But now, without your leave I dare not bleed;

My Tt3v (120)

My life is yours, if any other ſhed

My blood, you are but robb’d when I am dead;

Rome wants not Worthies to ſupport your Crown,

And to advance your glory with their own.

And here I kneel, attending your command,

And only ask that by this fatal hand,

I may a fitting ſacrifice become,

Not to my Siſter, but to you and Rome.

Scen. III.

To them Sabina.


See in Sabina’s face drawn to the life,

The ſorrows of a Siſter and a Wife.

All that I ask, is, but that only I

May ſuffer, with my own loſt Family;

What I deſire, will be twice juſt, t’increaſe

His miſery, and make my own to ceaſe.

Think on the ſtreights I am in, muſt I embrace

The ſole deſtroyer of our Noble Race?

Nor is’t impiety in me to hate

That Princes ſervant, who confounds our State:

With my three Brothers blood I ſtand defil’d,

When to their murtherer I’me reconcil’d;

And your juſt ſentence will two crimes remove,

That though I ſhould not, yet I needs muſt love.

That which I ſeek, my own weak hand can give:

But I would be condemn’d that he might live.

My Tt4r (121)

My blood (it may be) might thoſe Gods appeaſe,

Whom his too rigid vertue did diſpleaſe;

I ſhall Camilla’s injur’d Ghoſt attend,

Nor you want him, whoſe hand did Rome defend.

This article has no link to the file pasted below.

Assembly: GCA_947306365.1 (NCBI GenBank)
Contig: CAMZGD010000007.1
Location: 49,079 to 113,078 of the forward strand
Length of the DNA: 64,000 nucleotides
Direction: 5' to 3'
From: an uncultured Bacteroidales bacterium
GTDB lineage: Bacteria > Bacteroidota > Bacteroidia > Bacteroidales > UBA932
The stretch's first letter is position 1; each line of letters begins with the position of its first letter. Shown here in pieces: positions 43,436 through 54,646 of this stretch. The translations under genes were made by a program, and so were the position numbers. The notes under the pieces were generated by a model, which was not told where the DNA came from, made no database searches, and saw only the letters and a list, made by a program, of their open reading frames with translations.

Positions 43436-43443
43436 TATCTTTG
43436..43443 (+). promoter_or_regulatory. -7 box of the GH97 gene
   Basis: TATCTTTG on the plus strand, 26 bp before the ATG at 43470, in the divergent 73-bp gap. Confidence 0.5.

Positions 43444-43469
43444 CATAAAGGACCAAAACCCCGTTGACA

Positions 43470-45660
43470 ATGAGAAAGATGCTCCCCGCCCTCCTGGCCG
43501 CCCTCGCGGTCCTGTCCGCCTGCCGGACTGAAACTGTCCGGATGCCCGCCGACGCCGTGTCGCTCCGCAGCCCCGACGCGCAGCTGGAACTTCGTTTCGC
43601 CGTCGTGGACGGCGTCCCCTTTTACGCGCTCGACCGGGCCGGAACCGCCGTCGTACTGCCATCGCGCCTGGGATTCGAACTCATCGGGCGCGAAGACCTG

Old Hor.

You, who your duty to your griefs ſubmit,

To Sabina.

And for your Brother, your brave Husband quit,

Conſult their Ghoſts who for their Country fell;

And for that cauſe in bleſt Elizium dwell.

They are content the Gods decree ſhould ſtand,

That Rome the Sabine Nation ſhould command:

They happy are, ſecure from hopes and fears,

Nor ſighs for ſighs, nor tears return for tears.

Be like them, and from their example learn

Thy duty, and purſue thy chief concern.

He ’gainſt the Husband does the Wife enflame.

My Son’s brave action a foul crime does name,

Such as not puniſhment deſerves, but praiſe,

When Virtue did in Horace paſs.ion raiſe.

To love our Foes is meer Idolatry,

And rage to curſe our Country when we dye.

Her prayers for miſchief with her parting breath,